ICC Requests Palestinians Clarify Whether Oslo Accords Still Stand

Noa Landau
Noa Landau
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The International Criminal Court is seen in The Hague, Netherlands, November 2019.
The International Criminal Court is seen in The Hague, Netherlands, November 2019.Credit: AP Photo/Peter Dejong
Noa Landau
Noa Landau

The International Criminal Court at The Hague requested the Palestinian Authority on Tuesday to provide clarification regarding Palestinian President Mahmoud Abbas' recent declaration that he is ending all agreements with Israel and the U.S., which may have ramifications for questions of international jurisdiction in the Palestinian territory.

“The Chamber requests Palestine to provide additional information on this statement, including on the question whether it pertains to any of the Oslo agreements between Palestine and Israel, by no later than 10 June 2020,” the ICC prosecutor wrote.

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Abbas said last week that the PA would end understandings signed with Israel and the U.S. in light of the government's plan to annex parts of the West Bank.

The request could prove problematic for the PA, as it would have to break down exactly which clauses remain in effect and what it considers to be no longer valid. 

The ICC's request comes as the court takes steps toward opening a probe into alleged Israeli and Hamas war crimes in the Palestinian territories. The court is currently debating whether it has the jurisdiction to address the matter.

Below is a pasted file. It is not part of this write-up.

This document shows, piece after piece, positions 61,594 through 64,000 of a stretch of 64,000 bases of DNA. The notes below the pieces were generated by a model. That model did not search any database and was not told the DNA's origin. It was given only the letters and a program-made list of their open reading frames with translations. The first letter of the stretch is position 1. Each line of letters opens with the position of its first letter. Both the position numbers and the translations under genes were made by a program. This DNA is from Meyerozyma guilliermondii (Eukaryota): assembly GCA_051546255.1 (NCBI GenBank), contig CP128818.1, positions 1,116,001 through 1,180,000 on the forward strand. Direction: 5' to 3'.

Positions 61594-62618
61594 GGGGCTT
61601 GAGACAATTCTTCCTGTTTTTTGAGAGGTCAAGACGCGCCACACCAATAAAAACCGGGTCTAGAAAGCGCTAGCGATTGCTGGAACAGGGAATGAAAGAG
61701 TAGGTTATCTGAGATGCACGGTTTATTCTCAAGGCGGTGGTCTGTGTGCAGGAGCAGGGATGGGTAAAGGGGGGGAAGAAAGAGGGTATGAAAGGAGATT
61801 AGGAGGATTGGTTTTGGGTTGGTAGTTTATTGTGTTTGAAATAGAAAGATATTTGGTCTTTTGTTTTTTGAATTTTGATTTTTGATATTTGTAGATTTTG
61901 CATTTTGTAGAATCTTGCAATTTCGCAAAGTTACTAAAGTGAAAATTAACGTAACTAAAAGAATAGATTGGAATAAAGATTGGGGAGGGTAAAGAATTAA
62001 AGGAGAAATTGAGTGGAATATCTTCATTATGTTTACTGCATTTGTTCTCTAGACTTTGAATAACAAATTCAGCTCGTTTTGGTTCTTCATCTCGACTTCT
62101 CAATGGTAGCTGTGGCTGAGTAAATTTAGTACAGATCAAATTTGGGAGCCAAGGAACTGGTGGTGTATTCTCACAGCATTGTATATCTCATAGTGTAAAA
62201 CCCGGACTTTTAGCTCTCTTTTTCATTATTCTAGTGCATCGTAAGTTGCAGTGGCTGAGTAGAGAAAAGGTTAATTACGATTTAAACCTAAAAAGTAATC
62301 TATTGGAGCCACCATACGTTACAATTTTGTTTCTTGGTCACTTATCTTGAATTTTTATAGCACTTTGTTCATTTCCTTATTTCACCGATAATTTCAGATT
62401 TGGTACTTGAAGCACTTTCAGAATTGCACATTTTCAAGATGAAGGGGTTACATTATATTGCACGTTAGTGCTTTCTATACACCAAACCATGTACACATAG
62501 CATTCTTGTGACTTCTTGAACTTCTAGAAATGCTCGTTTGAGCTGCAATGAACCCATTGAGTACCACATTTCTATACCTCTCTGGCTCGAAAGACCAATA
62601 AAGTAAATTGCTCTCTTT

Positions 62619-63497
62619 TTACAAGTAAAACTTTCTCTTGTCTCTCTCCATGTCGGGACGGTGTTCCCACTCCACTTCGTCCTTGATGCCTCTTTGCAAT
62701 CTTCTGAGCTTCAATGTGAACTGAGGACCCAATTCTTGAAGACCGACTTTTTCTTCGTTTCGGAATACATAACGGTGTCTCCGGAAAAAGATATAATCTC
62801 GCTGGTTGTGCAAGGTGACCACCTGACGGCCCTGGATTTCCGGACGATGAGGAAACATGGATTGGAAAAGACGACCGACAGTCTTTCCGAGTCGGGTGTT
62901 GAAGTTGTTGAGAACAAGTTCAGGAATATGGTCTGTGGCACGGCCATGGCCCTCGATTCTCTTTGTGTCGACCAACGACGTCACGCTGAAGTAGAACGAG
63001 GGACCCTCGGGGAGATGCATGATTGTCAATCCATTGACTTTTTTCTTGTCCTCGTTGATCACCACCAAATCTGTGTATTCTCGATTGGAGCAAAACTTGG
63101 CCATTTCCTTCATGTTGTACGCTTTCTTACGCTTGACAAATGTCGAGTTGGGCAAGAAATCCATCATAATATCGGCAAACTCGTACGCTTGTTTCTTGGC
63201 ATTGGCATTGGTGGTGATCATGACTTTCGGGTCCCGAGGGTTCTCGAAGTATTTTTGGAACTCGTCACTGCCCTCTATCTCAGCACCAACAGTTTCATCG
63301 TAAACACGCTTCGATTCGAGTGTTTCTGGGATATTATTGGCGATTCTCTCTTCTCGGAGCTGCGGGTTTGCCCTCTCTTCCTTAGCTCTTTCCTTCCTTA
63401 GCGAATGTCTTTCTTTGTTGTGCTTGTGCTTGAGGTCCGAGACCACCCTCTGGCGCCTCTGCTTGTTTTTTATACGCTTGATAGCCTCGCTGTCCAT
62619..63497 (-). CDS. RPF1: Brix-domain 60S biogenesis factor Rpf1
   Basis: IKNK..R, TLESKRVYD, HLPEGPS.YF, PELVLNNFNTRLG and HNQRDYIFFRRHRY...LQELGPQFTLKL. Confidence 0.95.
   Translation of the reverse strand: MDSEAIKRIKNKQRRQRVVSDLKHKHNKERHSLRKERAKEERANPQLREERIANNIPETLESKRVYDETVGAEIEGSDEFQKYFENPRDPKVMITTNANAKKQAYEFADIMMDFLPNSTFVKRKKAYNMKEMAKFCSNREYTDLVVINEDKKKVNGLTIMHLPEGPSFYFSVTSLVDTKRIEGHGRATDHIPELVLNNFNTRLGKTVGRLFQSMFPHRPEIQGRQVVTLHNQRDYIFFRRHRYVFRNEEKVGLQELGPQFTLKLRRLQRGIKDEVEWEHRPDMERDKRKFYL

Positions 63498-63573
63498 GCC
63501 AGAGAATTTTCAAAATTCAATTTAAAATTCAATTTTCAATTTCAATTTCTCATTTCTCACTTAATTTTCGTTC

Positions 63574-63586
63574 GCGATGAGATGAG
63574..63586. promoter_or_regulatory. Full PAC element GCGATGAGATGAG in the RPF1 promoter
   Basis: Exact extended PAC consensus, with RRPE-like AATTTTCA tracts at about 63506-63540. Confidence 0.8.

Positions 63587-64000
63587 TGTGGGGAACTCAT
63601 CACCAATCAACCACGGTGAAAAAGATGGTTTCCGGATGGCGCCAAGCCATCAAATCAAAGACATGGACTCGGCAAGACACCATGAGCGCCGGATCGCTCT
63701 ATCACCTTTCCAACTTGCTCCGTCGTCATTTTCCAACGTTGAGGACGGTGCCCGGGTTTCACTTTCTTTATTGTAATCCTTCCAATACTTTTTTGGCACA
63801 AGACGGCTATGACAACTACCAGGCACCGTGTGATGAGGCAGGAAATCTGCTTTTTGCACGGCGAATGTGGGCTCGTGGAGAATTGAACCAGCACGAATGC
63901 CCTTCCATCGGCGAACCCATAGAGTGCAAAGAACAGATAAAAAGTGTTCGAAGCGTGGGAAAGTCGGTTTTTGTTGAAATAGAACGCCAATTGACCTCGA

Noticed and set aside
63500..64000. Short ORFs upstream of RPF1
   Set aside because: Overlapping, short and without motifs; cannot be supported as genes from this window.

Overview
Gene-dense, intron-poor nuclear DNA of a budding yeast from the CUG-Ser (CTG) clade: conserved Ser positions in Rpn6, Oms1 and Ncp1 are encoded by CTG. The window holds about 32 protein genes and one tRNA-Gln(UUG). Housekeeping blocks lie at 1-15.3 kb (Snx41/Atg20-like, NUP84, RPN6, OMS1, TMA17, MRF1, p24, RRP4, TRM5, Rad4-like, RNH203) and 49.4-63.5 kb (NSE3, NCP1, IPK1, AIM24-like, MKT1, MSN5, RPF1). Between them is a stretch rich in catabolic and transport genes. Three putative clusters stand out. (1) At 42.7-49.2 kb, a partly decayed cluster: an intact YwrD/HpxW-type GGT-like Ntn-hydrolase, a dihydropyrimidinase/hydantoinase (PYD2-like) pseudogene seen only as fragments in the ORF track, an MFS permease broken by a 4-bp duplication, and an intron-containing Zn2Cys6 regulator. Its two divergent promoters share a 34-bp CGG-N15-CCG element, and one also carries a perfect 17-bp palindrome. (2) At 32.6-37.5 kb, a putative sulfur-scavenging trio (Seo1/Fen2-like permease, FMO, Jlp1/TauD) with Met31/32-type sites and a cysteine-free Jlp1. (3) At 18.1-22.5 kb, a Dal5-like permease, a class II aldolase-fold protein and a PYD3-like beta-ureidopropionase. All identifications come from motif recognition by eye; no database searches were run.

Palestinian President Mahmoud Abbas heads a leadership meeting in Ramallah on May 19, 2020. Credit: Alaa Badarneh/Pool Photo via AP

The court asked to know the current status of the agreements, in part because Israel's opposition to the investigation includes the claim that the Oslo Accords established that the PA is not a state and that it therefore is not under the ICC's jurisdiction.

In the legal opinion delivered to The Hague regarding the court’s jurisdiction over matters related to Israeli actions in the Palestinian territory, Israel wrote: "Existing Israeli-Palestinian agreements make it clear that the Palestinians have no criminal jurisdiction either in law or in fact over Area C, Jerusalem and Israeli nationals – and thus cannot validly delegate such jurisdiction to the Court. It is an elementary legal principle that one cannot delegate that which one does not have, and it would thus take yet another act of implausible “legal gymnastics” to claim that the Palestinians have criminal jurisdiction of any kind over Israeli nationals that they can delegate to the Court… such jurisdiction is explicitly excluded in the very agreements that established the Palestinian Authority."

Last week, Abbas announced that the Palestinian Authority would end all agreements and understandings signed with Israel and the United States, including security agreements, in light of Israel’s annexation plans. Abbas made the announcement at a Palestinian leadership meeting in Ramallah.

However, Palestinian sources told Haaretz that security coordination with Israel continues. A Palestinian official who attended the meeting said the president intends to stop coordination, but had not yet "closed the door." He said the security forces may lower the level of engagement with their counterparts in Israel, but it is not yet possible to determine that coordination will be completely stopped.

Abbas announced his intention to end agreements with Israel in February, when U.S. President Donald Trump’s Middle East peace plan was revealed and allowed for the possibility of annexation. Despite the declaration, the agreements were not effectively canceled at the time.

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